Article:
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I am trying to do Master Slave Replication for MySQL. When i am typing the following command:

CHANGE MASTER TO MASTER_HOST='10.1.100.1', MASTER_USER='slave_user', MASTER_PASSWORD='slave_password', MASTER_LOG_FILE='mysql-bin.000001', MASTER_LOG_POS=451228;
mysql> START SLAVE;

it throws the following error:

ERROR 1201 (HY000): Could not initialize master info structure; more error messages can be found in the MySQL error log

Any help would be greatly appreciated.

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TRY TO RESET IT, IT DOES MAGIC! ON SLAVE THE SLAVE MYSQL COMMAND TYPE:

RESET SLAVE;

THEN TRY AGAIN:

CHANGE MASTER TO MASTER_HOST='10.1.100.1', MASTER_USER='slave_user', MASTER_PASSWORD='slave_password', MASTER_LOG_FILE='mysql-bin.000001', MASTER_LOG_POS=451228;
mysql> START SLAVE;
  • 2
    thanks a lot, had same problem here... – eran Nov 12 '12 at 16:15
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    Thanks a lot. This worked for me :D Power! (y) hehe – marknt15 May 15 '14 at 7:13
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    Worked for me. This blew my mind. – Logan Bissonnette May 28 '14 at 20:51
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    This is the solution, in my case in happened after doing start slave with a wrong server_id in the slave, stop and start did not work before doing reset. – danius Oct 8 '14 at 11:49
  • awesome man !!! – Pankaj Kumar Katiyar Aug 10 '16 at 12:57
5

Please check several things:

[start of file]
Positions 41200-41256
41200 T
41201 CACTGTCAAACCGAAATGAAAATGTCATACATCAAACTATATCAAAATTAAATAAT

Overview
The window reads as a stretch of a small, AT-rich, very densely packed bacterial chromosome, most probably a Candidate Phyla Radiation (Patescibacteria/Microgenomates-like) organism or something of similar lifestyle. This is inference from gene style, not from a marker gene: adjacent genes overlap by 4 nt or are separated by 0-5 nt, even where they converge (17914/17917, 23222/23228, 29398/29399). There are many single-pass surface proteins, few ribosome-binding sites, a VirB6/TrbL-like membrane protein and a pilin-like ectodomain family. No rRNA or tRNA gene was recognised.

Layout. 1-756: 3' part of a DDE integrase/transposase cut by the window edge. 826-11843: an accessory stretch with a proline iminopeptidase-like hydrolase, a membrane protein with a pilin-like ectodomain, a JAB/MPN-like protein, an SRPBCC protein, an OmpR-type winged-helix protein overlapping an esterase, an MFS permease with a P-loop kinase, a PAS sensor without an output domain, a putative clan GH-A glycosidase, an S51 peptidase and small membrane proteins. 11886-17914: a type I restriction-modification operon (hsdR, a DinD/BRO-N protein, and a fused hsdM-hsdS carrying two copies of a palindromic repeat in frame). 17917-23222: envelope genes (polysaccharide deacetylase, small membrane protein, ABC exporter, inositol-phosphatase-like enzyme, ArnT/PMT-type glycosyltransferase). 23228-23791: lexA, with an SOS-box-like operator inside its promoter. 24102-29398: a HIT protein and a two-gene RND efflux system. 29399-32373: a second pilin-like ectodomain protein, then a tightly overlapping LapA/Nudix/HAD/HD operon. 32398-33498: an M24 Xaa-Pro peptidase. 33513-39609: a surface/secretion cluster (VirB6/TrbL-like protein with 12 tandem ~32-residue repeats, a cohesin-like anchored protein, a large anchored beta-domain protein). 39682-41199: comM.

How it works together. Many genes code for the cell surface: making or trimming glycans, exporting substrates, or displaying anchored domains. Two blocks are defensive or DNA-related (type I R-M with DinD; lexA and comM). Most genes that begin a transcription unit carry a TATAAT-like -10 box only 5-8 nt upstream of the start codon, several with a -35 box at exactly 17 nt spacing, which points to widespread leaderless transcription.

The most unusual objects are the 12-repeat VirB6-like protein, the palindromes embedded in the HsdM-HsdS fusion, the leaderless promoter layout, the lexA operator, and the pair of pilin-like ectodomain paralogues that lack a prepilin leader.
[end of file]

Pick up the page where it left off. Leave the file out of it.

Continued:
1) Make sure the Master's /etc/my.cnf has server_id actually set

Here is why: Replication relies on the server_id. Whenever a query is executed and is recorded in the master's binary log, the server_id of the master is recorded with it. By default, if a server_id is not defined in /etc/my.cnf, the server_id is defaulted to 1. However, the rules MySQL Replication demand that a server_id be explicitly defined in the master's /etc/my.cnf. In addition, for any given slave, mysqld checks the server_id of the SQL statement as it reads it from the relay log and makes sure it is different from the slave's server_id. That is how MySQL Replication knows it is safe to execute that SQL statement. This rule is necessary in the event Circular (Master-Master,MultiMaster) Replication is implemented.

use select @@server_id; in sql command line to check config really on server.

2) Make sure the Slave's /etc/my.cnf has server_id actually set

Here is why: Same reason as in #1

3) Make sure the server_id in the Master's /etc/my.cnf is different from the server_id in the Slave's /etc/my.cnf

Here is why: Same reason as in #1

As a side note : If you setup multiple slaves, please make sure each slave has a different server_id from its master and its sibling slaves.

Here is why : Example

A master with 2 slaves
MASTER has server_id 1
SLAVE1 has server_id 2
SLAVE2 has server_id 2

Replication will become agressively sluggish on SLAVE2 because a sibling slave has the same server_id. In fact, it will steadily fall behind, catch a break, process a few SQL statements. This is the master's fault for having one or more slaves with identical server_ids. This is a gotcha that is not really documented anywhere. I've seen this dozens of times in my life time.

  • Thanks RolandoMySQLDBA...but i have already different ids for the master annd slave in /etc/mysql/my.cnf file(since the two systems have ubuntu as OS) – user619684 Feb 19 '11 at 10:23
  • Hi RolandoMySQLDBA – user619684 Mar 12 '11 at 3:51

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